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Participating Faculty Mentors

The faculty members listed below are participating in the AYRIU program and may be selected by student participants who are accepted to the program. All of these faculty members have hosted undergraduates in their laboratories and their previous interns' projects are also listed. Clicking on a faculty member's name will take you to their research website, containing detailed information about their research.

Prof. Laura Bohn


Laura Bohn

Dept. of Molecular Medicine

The Bohn laboratory is focused on understanding how G protein-coupled receptors function in an endogenous setting to control physiologically relevant processes.

Prof. Anutosh Chakraborty


Anutosh Chakraborty

Dept. of Molecular Medicine

The Chakraborty lab aims to discover novel signal transduction pathways as potential drug targets for improving peripheral fatty acid metabolism with lesser side effects.

Previous Interns & Projects:

Mirabella Muller, American University
Project: "Development of a cell-based assay for the CXCR7 receptor"

Angela Phillips, University of Florida,
Project: "Kappa opioid receptor ligand development for β-arrestin2 bias"
Currently: Graduate student, MIT

Previous Interns & Projects:

Hector Mora, Florida Atlantic University
Project: "Inositol Pyrophosphate and Ubiquitin-Proteasomal Pathways Regulate Cell Signaling and Metabolism"

Prof. Matthew Disney


Matthew Disney

Dept. of Chemistry

The Disney group is focused on developing rational and predictable approaches to design highly selective therapeutics from only genome sequence.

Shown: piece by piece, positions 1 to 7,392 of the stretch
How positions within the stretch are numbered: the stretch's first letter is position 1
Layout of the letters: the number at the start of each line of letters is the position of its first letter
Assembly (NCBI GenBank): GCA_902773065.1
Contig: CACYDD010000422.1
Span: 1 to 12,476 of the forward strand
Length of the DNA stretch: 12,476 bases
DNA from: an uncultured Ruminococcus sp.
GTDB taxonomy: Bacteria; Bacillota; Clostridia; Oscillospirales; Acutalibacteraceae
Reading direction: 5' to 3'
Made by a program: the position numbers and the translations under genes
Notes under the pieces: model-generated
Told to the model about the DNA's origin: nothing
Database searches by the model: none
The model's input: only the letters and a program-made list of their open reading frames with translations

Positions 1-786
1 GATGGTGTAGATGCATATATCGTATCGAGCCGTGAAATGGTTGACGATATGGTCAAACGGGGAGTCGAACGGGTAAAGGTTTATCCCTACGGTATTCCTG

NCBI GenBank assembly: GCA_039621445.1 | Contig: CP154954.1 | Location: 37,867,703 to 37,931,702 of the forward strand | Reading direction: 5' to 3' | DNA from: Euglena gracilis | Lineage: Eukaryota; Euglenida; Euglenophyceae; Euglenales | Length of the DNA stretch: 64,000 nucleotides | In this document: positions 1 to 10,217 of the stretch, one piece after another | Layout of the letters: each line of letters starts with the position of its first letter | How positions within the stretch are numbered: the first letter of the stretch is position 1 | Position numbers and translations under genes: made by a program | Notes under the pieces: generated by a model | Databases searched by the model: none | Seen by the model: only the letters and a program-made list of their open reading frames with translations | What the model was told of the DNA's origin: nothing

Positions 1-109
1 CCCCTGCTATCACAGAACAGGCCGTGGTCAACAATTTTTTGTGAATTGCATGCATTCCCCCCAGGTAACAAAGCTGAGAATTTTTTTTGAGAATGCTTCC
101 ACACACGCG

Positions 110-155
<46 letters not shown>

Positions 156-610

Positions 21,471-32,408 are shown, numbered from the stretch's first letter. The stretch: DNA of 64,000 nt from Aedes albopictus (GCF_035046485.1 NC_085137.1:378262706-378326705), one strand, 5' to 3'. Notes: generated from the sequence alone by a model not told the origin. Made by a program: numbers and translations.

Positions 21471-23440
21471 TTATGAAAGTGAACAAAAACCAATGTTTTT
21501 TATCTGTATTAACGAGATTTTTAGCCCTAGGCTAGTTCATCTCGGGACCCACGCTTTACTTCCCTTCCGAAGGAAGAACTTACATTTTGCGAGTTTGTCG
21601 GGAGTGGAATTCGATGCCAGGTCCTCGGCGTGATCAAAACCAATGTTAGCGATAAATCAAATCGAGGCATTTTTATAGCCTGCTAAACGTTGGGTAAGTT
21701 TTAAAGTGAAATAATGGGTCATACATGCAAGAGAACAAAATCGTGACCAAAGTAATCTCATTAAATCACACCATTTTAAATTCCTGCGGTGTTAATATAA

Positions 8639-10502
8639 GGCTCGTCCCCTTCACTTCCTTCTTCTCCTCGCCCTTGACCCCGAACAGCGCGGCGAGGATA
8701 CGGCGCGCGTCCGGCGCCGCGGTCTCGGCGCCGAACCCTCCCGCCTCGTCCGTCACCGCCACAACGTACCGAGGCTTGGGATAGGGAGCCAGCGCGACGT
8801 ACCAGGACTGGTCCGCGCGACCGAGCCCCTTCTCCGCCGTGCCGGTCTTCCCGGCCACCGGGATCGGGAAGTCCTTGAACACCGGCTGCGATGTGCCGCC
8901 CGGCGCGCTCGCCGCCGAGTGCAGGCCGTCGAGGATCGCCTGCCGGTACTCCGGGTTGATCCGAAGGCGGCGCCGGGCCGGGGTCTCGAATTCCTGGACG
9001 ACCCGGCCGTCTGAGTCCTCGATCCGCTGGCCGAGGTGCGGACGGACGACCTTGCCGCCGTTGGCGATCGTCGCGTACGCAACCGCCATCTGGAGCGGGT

Prof. Matt Gill


Matt Gill

Dept. of Molecular Medicine

The Gill lab combines chemical screens, analytical chemistry, biochemistry and genetics to identify small molecule regulators of aging in C. elegans and determine their molecular mechanism of action.

Previous Interns & Projects:

Audrey Winkelsas, University of Miami
Project: "RNA motif – small molecule database provides lead chemical probes of RNA function"
Currently: Graduate student, NIH Oxford Cambridge Scholars Program

Diego Arenas, Cornell University
Project: "Targeting RNA: synthesizing modular ligands for binding toxic tandem repeats responsible for myotonic muscular dystrophy"

Paula Aronson, University of Rochester
Project: "Modular design of ligands targeting toxic RNA expansion repeats"
Currently: Graduate student, Cornell University

Previous Interns & Projects:

Jose Thomas Armesto, Florida Atlantic University
Project: "Forward genetic screening with synthetic cannabinoids to find an N-acylethanolamine receptor in C. elegans"
Currently: Post-baccalaureate research fellow, University of Pennsylvania

Prof. William Ja


William Ja

Dept. of Neuroscience

The Ja lab uses diverse tools in chemistry and biology to dissect genetic pathways that are involved in health and aging.

Prof. Katrin Karbstein


Katrin Karbstein

Dept. of Integrative Structural and Computational Biology

The Karbstein lab studies the mechanisms cells use to regulate and quality control the assembly of ribosomes, in order to understand the molecular basis for cancer when ribosomes are defective and develop novel drug targets for cancer therapy.

Previous Interns & Projects:

Jennifer Weissbach, Dartmouth College
Project: "Perturbations of the sleep-feeding axis in Drosophila"
Currently: Science faculty member, The Hill School

Sany Hoxha, University of Florida
Project: "Late-life caloric restriction extends Drosophila lifespan"
Currently: Graduate student, The Scripps Research Institute

Previous Interns & Projects:

Oscar Martinez Armenta, Augsburg College